Mr. Ogawa in Japanese costume shooting a light bamboo bow, showing the classical attitude. The bow is held "as one holds an egg in his hand" —very lightly. The left forefinger is pointed toward the object to be hit. The arrow is held with the Mongolian release, and drawn on the right side of the bow to the point of the right shoulder. An extra shaft is held in the grasp of the little finger.
Shooting of this sort is part of the high school education in Japan. The distance ordinarily shot is about 30 yards.
This particular bow is 7 feet 4 inches long, is an inch wide and a little less than three-quarters of an inch thick. It pulls about 40 pounds and shoots a target arrow 150 yards.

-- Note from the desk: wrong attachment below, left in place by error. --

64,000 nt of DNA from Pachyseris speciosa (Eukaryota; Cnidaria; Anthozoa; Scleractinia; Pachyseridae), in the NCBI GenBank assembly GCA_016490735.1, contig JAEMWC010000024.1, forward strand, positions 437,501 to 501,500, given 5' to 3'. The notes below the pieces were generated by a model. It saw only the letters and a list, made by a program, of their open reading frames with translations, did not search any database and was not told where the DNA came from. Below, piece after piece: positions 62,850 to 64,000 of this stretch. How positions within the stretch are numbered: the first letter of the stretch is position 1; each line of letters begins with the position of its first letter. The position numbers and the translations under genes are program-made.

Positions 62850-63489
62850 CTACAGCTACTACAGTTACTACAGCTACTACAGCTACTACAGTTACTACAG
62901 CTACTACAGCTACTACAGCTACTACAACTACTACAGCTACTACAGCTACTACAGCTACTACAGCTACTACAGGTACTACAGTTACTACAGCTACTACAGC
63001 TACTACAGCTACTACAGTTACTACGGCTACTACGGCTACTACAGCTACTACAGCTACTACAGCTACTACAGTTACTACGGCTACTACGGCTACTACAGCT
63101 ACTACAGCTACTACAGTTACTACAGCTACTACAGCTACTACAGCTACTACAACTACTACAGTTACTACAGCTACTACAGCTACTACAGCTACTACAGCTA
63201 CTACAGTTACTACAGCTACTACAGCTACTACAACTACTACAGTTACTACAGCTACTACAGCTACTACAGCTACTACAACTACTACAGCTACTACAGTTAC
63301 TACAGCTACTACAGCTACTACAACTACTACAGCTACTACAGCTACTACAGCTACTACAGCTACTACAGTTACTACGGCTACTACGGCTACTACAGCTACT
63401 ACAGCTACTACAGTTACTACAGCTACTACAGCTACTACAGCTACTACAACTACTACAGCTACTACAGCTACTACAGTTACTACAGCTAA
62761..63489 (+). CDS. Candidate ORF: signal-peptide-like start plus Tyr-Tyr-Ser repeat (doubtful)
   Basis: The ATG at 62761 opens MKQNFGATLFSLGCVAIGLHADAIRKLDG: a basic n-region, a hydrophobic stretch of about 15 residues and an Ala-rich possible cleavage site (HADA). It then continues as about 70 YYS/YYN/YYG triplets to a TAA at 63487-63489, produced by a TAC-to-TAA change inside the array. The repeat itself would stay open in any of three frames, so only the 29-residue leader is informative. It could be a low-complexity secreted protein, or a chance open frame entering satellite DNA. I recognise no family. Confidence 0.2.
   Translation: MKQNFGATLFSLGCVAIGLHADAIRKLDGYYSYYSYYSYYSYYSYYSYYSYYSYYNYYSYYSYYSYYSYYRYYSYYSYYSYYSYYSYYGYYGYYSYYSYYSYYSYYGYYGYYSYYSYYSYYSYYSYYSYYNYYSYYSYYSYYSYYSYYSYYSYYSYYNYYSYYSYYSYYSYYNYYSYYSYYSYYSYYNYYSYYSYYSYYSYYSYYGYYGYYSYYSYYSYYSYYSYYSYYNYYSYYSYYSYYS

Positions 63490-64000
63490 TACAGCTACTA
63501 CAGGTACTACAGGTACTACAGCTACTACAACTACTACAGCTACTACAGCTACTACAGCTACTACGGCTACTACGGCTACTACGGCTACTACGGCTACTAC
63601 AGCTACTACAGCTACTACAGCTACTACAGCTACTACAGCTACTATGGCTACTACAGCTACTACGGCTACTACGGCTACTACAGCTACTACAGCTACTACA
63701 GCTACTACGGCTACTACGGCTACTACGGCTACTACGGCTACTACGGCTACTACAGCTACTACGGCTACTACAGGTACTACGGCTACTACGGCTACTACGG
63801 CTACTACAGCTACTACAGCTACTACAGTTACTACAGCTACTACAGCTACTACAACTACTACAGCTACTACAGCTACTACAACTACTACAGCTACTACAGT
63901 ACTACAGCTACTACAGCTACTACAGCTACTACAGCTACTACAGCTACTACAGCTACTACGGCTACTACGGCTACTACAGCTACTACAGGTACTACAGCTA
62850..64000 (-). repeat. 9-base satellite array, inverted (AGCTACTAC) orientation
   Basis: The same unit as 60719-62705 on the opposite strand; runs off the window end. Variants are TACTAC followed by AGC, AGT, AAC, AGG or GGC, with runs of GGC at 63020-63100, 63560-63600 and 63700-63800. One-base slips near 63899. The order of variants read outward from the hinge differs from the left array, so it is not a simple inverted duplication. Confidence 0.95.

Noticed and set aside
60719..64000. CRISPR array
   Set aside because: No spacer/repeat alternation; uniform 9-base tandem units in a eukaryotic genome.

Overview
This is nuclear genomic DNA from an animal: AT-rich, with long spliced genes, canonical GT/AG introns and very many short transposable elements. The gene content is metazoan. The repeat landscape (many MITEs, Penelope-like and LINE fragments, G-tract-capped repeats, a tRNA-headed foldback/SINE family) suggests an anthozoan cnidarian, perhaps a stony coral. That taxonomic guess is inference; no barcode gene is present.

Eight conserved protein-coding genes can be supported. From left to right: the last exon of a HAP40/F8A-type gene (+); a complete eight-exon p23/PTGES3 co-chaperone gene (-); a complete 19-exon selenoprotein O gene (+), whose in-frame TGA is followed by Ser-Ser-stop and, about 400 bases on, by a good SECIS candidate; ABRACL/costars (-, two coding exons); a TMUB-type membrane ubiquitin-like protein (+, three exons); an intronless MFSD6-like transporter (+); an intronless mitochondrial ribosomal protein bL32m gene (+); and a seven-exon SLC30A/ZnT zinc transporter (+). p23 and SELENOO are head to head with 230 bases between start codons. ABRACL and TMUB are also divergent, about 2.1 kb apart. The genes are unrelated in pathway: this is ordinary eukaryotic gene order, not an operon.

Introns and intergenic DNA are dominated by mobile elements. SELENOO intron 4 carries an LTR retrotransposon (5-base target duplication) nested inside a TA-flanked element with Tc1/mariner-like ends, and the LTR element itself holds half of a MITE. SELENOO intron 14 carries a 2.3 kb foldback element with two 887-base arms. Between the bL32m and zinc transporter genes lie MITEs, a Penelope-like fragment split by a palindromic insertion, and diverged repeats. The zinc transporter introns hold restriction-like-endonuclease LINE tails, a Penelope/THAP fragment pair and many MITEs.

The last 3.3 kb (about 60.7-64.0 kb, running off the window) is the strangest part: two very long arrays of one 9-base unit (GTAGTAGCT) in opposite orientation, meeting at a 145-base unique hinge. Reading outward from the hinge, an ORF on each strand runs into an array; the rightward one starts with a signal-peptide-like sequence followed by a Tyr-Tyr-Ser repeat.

The Japanese gauge the strength of their bows by the thickness. All are the width of a thumb joint, or one inch. There are three general strengths of bows. One is half an inch thick; the next is three-quarters; and the third, one inch in thickness.
Old Japanese prints and statuary show much shorter and more powerful weapons than that here illustrated.